Error-Free.

That concept is always important.

We should strive for 100% accuracy in all that we do, but in business (as in all things) competing interests arise that must be balanced against this goal. But in the economy that is now developing out of recent world events, it is IMHO, “Error Free” that will help your business stand out from the competitors when customers view our services as “commodities” for the most part (yes, much of IT has become a “commodity” service.)

So, as business slows and our capacity increases due to decreased demand for our commodities, we are faced with a choice (assuming that our “capacity” is the same; that we haven’t decreased it through layoffs) between allowing ourselves to waste that extra capacity on nothing, or devoting it towards improving our product. Assuming we chose to improve our product as a method to differentiate ourselves from the other “commodity” producers, I suggest that “Error Free” (as it should already be a stated goal) might be the easiest improvement to implement.

Now, how can you implement this idea of “Error Free” in production?

#bashscripting nugget:

When testing for a value (in this case, whether an argument was attached to a call for a script) one *could* use an if/then/else statement.

Or, one can be creative with logical operators:

[[ $1 ]] && varInstance=$1 || read -p “`echo -e ‘\nNothing Entered!\nPlease Enter an Instance: ‘`” varInstance 

When using compound logical operators, they are evaluated in order of precedence. In this particular case, from left to right. So, we evaluate whether $1 and whether setting varInstance equal to $1 are true, if either returns false, we resort to the ‘or’ and read the input.

We could, for the sake of clarity (or if combining many operators) have grouped our first compound logical test like this (which is the *better* practice): 

{ [[ $1 ]] && varInstance=$1; } || { our next statement; } 

For more on logical operators and precedence, see: https://lnkd.in/gvAM5sH

#bashscripting nugget:

When we have multiple network interfaces, how do we quickly determine (1) what interface we are using to reach the internet (or that network), (2) what the IP address is for that interface, and (3) what our subnet masking is, using the fewest lines of code possible?

Well, the problem starts in determining how we are reaching the internet (or any specific network).

Yes, we could assume the device is using the default set on our route, but assumptions quickly lead to problems.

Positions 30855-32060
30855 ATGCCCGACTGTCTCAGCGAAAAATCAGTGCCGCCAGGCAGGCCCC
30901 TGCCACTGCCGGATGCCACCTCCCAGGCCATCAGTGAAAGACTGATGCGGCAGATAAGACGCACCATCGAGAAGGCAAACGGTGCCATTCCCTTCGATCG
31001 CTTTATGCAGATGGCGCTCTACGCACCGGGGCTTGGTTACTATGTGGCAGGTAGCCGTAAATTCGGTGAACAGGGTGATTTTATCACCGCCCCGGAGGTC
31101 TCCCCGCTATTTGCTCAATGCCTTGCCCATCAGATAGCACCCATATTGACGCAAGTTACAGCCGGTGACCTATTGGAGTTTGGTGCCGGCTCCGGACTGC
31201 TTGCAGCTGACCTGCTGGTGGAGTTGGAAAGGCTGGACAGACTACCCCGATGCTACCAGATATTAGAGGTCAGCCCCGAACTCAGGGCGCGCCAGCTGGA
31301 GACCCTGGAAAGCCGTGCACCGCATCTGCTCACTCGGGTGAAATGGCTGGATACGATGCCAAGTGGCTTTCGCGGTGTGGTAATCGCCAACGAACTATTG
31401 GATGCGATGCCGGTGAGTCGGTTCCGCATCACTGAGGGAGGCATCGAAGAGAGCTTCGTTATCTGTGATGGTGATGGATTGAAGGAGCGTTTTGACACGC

We can, instead of assuming, test to see exactly which interface the traffic bound for a specific destination is taking:

nicAddress=$( ip route get $(getent ahosts “8.8.8.8” | awk ‘{print $1; exit}’) | \ grep -Po ‘(?<=(dev )).*(?= src| proto)’ )

Once we have determined which interface we are using to access that network, we will then pull our IP and netmask.

tempIP=$(ip address | grep $nicAddress | tail -1 | cut -d ‘ ‘ -f 6 | sed ‘s/\// /’) ipAddress=$(echo $tempIP | cut -d ‘ ‘ -f 1) whackMask=$(echo $tempIP | cut -d ‘ ‘ -f 2)

And, now we can print it out in a pretty format:

printf ‘%s %s\n’ ‘We are reaching the internet via interface’ $nicAddress ‘using network IP ‘ $ipAddress ‘and /’$whackMask’ masking.’

So, what if you need to determine EXACTLY which sort of Raspberry Pi you are working with?

Perhaps you are running an ansible playbook that is making a network map in order to document which devices are located where. Of course, there are many ways to accomplish this, but I like simplicity and this script gets the job done for me (though I might gather a bit more data than this particular script outputs). Yes, it’s possible to do this locally with an ansible gather facts, but I haven’t gotten around to that part yet (I’m currently working on another issue and, since time is a valuable commodity, I chose this path.) As with everything, I’m always open to suggestions for improvement.

Here’s a little bash script and data file that ansible (or what have you) can push to the device that will output specifically defined output data (see code snippet).

You can find the script and the data file on my github open repository:

RasPi_Hardware_Mod_Rev_codes.sh REQUIRES: RasPi_Hardware_Mod_Rev_codes.data

#BashNugget

dataFile='RasPi_Hardware_Mod_Rev_codes.data'
	
revString=`grep $( cat /proc/cpuinfo | grep Revision | awk '{ print $3 }' | tr "[a-z]" "[A-Z]" ) "$dataFile"`
	
[[ ! $revString = '' ]] && echo 'RasPi Type Found: ' || { echo 'RasPi Type not found: EXITING' && exit; }
	
raspiType=`echo "$revString" | cut -d ':' -f1`
raspiMem=`echo "$revString" | cut -d ':' -f2`
	
echo 'RasPi Type: '$raspiType
echo 'RasPi Mem: '$raspiMem